The "Reimagining Democracy" project, a special editorial series at Boston Review that will be available for free on its website, will create a visible space for engaged argument about the prospects for a democratic society after neoliberalism. The animating question of the project is: What might it look like, over the next generation, to have a society of equals — religiously pluralistic and multiracial — whose members are assured the rudiments of a decent life, have meaningful work, cooperate on fair terms, and argue together about a common future? The themes at the heart of "Reimagining Democracy" (such as civic membership or concentrated economic power) are already drawing lots of attention from activists and scholars. But while much of this work makes clear that people know what kind of world they do not want, the series’ goal is to improve the debate about the world they do want and to offer clarity about new directions for achieving it.
About the Grantee
P.O. Box 425786, Cambridge, MA, 02142, United States
Grants to this Grantee
for the Opportunity after Neoliberalism Project
Boston Review is a magazine of ideas, independent and nonprofit, founded on the premise that addressing the most profound contemporary social and political challenges requires serious public discussion. This project will challenge the neoliberal paradigm of meritocracy, which views individual achievement as an outcome of individual capacity and effort. While exploring new policy proposals, the goal is to rethink the philosophical foundations of ideas about opportunity, to imagine collective visions of opportunity and success, and offer alternatives to meritocracy as an idea that can deliver on the promise of equal opportunity. Through this grant, Boston Review will co-sponsor a conference on the topic with Brookings Institute and publish a series of (free) online articles, with the strongest featured in a print issue.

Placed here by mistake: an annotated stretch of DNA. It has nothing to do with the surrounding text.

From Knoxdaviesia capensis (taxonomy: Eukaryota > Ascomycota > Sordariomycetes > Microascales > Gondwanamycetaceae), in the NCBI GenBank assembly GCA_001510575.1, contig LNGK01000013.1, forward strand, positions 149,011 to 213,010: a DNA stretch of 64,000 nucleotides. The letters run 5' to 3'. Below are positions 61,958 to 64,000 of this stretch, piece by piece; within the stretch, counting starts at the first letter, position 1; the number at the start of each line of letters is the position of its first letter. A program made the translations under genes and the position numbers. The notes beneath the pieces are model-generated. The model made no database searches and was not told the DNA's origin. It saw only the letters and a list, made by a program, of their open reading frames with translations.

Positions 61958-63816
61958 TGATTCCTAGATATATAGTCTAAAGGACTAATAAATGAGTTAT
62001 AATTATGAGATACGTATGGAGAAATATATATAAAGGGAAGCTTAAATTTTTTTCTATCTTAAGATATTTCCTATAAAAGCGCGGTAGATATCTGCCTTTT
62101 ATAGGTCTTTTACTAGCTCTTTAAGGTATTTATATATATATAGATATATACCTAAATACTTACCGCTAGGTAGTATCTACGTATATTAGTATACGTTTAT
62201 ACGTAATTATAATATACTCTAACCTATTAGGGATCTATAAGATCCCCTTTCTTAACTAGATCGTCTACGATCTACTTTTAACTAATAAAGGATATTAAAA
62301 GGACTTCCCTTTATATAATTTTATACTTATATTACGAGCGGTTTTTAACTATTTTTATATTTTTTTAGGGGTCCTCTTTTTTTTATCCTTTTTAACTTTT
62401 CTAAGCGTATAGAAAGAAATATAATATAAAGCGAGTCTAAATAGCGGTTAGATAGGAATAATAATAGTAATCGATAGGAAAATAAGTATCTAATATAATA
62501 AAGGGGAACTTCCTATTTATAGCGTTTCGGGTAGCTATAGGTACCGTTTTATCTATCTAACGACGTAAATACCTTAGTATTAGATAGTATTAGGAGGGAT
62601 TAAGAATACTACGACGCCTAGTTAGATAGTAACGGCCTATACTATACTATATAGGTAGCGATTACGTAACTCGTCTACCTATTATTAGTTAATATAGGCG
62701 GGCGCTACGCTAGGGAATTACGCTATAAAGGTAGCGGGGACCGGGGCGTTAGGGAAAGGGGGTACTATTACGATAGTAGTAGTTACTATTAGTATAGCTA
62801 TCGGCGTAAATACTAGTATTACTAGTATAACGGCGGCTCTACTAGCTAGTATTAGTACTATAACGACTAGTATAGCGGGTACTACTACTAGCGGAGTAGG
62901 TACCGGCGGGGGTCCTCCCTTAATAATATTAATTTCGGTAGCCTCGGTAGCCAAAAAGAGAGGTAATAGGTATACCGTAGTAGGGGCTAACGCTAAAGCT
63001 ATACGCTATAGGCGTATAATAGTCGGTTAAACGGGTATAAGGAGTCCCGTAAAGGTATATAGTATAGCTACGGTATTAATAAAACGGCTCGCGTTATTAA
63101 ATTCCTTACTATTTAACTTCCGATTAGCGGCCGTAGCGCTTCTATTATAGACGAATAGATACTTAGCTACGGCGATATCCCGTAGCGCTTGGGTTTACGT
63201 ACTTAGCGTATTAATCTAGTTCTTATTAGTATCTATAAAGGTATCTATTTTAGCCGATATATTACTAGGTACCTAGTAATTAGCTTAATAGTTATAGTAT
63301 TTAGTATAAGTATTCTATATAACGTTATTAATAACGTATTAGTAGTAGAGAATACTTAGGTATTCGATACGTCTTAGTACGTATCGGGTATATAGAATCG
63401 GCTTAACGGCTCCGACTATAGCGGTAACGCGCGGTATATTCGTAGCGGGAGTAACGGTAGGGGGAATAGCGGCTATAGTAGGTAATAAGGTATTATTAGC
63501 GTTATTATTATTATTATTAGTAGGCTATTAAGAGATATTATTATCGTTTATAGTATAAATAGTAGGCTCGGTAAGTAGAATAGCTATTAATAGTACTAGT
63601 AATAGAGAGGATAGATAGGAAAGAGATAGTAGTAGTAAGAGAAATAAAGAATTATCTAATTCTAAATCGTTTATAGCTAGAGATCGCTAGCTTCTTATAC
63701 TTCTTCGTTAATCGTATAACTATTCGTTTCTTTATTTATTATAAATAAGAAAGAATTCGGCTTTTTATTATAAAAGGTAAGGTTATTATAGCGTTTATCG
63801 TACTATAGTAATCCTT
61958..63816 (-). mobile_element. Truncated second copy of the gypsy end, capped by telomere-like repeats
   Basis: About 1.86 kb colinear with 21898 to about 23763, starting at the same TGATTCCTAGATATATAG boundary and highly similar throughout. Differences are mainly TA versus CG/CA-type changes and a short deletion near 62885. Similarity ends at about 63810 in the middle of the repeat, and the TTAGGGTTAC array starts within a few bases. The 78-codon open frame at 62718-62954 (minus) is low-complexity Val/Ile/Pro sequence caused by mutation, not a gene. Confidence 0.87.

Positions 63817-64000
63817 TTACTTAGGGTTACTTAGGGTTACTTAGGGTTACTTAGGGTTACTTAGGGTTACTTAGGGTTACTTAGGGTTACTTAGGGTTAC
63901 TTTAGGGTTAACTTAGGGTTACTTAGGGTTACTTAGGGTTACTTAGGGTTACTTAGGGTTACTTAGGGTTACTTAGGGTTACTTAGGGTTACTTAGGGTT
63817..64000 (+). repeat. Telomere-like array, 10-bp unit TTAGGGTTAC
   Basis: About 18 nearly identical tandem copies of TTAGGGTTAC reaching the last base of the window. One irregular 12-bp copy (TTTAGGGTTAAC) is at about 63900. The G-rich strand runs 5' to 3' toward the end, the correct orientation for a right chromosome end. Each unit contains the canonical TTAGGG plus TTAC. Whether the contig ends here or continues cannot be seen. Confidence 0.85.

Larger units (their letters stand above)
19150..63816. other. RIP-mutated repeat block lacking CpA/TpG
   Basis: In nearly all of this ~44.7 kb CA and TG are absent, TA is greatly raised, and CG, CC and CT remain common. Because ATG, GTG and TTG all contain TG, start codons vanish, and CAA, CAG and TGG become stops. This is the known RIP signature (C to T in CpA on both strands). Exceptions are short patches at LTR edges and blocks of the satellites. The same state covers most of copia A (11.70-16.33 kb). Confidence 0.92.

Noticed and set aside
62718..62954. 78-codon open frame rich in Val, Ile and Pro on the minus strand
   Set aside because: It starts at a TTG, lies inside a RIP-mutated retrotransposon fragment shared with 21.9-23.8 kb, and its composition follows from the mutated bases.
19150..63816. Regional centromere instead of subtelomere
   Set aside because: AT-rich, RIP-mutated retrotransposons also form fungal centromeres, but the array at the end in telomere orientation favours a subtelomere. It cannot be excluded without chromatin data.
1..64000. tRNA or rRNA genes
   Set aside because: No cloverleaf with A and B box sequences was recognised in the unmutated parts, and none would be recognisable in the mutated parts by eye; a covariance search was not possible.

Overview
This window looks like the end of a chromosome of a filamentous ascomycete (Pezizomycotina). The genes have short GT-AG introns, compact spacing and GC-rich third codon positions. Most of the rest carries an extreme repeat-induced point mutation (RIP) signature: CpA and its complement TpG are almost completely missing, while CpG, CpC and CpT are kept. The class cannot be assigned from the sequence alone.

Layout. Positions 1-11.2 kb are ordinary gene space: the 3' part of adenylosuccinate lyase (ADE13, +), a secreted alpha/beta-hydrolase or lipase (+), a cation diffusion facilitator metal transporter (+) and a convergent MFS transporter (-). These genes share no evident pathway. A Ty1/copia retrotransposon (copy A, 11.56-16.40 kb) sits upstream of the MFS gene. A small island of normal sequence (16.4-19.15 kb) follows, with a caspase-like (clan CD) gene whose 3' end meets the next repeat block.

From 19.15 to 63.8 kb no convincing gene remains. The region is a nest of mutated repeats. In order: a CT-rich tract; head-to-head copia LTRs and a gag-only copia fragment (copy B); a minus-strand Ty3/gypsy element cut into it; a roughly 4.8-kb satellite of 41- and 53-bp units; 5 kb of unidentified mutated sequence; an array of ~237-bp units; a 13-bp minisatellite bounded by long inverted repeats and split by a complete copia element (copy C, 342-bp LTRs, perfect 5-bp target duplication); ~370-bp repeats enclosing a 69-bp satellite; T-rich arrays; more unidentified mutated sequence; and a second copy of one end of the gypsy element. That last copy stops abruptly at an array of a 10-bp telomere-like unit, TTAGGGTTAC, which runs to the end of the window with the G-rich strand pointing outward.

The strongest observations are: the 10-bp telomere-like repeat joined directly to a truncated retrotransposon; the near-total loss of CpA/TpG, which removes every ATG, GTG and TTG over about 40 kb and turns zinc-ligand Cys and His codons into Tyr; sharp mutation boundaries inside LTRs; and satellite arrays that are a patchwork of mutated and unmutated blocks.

for a matching grant for general operating support
Boston Review, a bimonthly political and literary magazine founded in 1975, aims to foster public discussion and thus promote a more deliberative democracy by publishing both essays by experts and unbiased investigative reporting, together with select poetry, fiction, and visual art. The Foundation has supported Boston Review since 2005. Readership has continued to grow in recent years, but the Review continues to struggle financially. Earned income now represents 40 percent of the Review’s budget but is unlikely to increase dramatically in light of the organization’s mission to provide on-line content free of charge. The Review will likely thus continue to raise 60 percent of its budget from small and large donors, which it has struggled to do. A matching grant from the Hewlett Foundation would provide Boston Review with a leveraged opportunity to take the first steps in a new fundraising strategy: hiring an in-house fundraiser and, ultimately, a publisher to support both the Review's business and editorial management.
for general operating support
Boston Review, a bimonthly political and literary magazine founded in 1975, aims to foster public discussion and thus promote a more deliberative democracy by publishing both essays by experts and unbiased investigative reporting, together with select poetry, fiction, and visual art. The Foundation has supported Boston Review since 2005. This grant, paired with a likely Organizational Effectiveness grant to improve the organization’s finances, would allow Boston Review to continue providing high-quality publications on important topics.